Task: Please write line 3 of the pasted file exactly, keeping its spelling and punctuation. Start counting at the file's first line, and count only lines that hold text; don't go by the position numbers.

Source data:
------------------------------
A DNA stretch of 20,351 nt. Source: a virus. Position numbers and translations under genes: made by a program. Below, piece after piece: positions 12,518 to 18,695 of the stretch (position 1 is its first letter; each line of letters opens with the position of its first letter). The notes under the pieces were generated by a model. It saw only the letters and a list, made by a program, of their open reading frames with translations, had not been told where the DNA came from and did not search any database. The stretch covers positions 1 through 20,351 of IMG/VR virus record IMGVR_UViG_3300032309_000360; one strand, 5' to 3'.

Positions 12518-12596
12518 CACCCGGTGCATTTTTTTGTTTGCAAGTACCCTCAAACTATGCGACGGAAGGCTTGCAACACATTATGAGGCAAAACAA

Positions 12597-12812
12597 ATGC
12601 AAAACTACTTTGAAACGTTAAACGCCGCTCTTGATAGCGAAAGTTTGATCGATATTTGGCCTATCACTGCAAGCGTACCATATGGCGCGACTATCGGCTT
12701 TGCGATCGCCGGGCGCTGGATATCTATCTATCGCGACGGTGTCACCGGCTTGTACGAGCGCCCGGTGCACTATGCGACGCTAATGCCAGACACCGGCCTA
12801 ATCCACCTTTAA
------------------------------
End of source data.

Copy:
12518 CACCCGGTGCATTTTTTTGTTTGCAAGTACCCTCAAACTATGCGACGGAAGGCTTGCAACACATTATGAGGCAAAACAA